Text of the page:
Structural Characterization of the Human Androgen Receptor Ligand-binding Domain Complexed with EM5744, a Rationally Designed Steroidal Ligand Bearing a Bulky Chain Directed toward Helix 12.Cantin, L., Faucher, F., Couture, J.F., de Jesus-Tran, K.P., Legrand, P., Ciobanu, L.C., Frechette, Y., Labrecque, R., Singh, S.M., Labrie, F., Breton, R.
(2007) J Biol Chem 282: 30910-30919
- PubMed: 17711855
- DOI: https://doi.org/10.1074/jbc.M705524200
- Primary Citation of Related Structures:
- PubMed Abstract:
Antiandrogens are commonly used to treat androgen-dependent disorders. The currently used drugs unfortunately possess very weak affinity for the human AR (hAR), thus indicating the need to develop new high-affinity steroidal antiandrogens. Our compounds are specially designed to impede repositioning of the mobile carboxyl-terminal helix 12, which blocks the ligand-dependent transactivation function (AF-2) located in the AR ligand-binding domain (ARLBD). Using crystal structures of the hARLBD, we first found that H12 could be directly reached from the ligand-binding pocket (LBP) by a chain positioned on the C18 atom of an androgen steroid nucleus. A set of 5alpha-dihydrotestosterone-derived molecules bearing various C18 chains were thus synthesized and tested for their capacity to bind hAR and act as antagonists. Although most of those having very high affinity for hAR were agonists, several very potent antagonists were obtained, confirming the structural importance of the C18 chain. To understand the role of the C18 chain in their agonistic/antagonistic properties, the structure of the hARLBD complexed with one of these agonists, EM5744, was determined at a 1.65-A resolution. We have identified new interactions involving Gln(738), Met(742), and His(874) that explain both the high affinity of this compound and the inability of its bulky chain to prevent the repositioning of H12. This structural information will be helpful to refine the structure of the chains placed on the C18 atom to obtain efficient H12-directed steroidal antiandrogens.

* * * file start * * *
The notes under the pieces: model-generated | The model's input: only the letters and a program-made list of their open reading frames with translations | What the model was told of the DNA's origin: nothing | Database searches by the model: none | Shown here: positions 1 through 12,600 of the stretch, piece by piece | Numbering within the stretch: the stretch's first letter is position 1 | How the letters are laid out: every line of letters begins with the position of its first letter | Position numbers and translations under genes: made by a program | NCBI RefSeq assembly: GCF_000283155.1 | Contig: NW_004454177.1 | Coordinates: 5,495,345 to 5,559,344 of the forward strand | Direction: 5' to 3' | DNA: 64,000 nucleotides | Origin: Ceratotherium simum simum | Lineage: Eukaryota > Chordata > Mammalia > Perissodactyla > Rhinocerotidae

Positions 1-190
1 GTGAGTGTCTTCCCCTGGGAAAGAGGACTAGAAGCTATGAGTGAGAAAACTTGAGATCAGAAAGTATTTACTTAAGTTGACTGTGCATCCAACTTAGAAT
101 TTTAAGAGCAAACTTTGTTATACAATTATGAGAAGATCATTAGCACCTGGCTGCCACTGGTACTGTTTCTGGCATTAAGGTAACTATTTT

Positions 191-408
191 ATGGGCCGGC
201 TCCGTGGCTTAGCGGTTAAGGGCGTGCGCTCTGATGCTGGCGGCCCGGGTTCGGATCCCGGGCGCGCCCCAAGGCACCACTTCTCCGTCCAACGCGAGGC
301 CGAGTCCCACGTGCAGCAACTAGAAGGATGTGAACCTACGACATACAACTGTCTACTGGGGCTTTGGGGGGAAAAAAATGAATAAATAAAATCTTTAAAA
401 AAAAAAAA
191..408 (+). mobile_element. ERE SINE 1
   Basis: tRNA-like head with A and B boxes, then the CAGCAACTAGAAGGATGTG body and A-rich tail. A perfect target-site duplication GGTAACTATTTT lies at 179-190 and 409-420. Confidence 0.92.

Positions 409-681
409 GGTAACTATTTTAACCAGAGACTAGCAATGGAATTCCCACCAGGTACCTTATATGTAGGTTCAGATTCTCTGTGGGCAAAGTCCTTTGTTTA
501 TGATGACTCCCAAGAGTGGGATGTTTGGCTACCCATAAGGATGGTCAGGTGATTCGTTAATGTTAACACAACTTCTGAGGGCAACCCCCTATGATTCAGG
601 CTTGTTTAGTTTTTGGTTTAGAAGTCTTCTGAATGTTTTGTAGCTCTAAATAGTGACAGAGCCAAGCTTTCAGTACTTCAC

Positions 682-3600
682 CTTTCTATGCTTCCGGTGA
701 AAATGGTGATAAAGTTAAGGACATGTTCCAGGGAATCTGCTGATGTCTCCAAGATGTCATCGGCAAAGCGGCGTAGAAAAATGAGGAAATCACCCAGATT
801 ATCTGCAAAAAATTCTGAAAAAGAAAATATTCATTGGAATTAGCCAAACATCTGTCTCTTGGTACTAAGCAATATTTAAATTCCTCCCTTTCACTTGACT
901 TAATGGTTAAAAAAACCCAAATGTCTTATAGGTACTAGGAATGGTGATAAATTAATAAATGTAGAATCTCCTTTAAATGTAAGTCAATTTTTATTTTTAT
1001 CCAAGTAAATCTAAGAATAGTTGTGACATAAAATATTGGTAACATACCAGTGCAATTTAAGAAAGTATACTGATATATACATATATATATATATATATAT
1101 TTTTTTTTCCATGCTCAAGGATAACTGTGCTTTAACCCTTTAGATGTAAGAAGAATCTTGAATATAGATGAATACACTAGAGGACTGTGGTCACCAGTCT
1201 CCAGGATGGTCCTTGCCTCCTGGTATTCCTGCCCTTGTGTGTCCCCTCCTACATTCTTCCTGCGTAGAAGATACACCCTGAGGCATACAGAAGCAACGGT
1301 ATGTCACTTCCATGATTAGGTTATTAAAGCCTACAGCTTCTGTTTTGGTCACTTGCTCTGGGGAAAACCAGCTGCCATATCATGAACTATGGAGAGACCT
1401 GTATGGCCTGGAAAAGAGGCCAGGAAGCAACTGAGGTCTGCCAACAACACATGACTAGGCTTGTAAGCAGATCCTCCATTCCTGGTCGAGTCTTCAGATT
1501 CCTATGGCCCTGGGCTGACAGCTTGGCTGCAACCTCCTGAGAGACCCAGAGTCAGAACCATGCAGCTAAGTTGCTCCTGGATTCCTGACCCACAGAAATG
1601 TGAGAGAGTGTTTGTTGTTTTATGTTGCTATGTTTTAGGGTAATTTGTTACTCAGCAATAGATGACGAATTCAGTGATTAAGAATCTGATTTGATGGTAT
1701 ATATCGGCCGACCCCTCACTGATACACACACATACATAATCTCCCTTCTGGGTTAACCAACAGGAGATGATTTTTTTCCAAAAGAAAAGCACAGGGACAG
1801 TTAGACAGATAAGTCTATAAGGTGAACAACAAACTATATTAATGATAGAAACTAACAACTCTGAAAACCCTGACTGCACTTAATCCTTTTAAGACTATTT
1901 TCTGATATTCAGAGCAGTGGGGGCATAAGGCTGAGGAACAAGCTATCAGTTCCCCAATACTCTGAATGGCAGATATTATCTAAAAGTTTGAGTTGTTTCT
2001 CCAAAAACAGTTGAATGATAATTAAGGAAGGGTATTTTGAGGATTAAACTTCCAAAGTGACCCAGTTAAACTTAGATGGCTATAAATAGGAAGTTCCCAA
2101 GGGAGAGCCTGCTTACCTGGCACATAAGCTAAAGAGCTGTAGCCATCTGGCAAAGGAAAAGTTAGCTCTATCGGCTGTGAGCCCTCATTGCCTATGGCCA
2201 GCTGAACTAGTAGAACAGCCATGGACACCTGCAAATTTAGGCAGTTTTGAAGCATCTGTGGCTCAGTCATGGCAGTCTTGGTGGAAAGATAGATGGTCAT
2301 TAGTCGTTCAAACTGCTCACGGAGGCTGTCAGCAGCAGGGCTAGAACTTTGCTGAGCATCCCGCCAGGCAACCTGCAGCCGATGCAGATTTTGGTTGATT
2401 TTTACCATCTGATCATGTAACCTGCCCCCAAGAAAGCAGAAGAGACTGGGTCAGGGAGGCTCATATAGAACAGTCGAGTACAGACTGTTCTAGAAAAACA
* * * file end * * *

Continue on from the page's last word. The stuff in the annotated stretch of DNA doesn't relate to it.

Oncology and Molecular Endocrinology Research Center, Laval University Medical Center (CHUL) and Laval University, Québec G1V 4G2, Canada.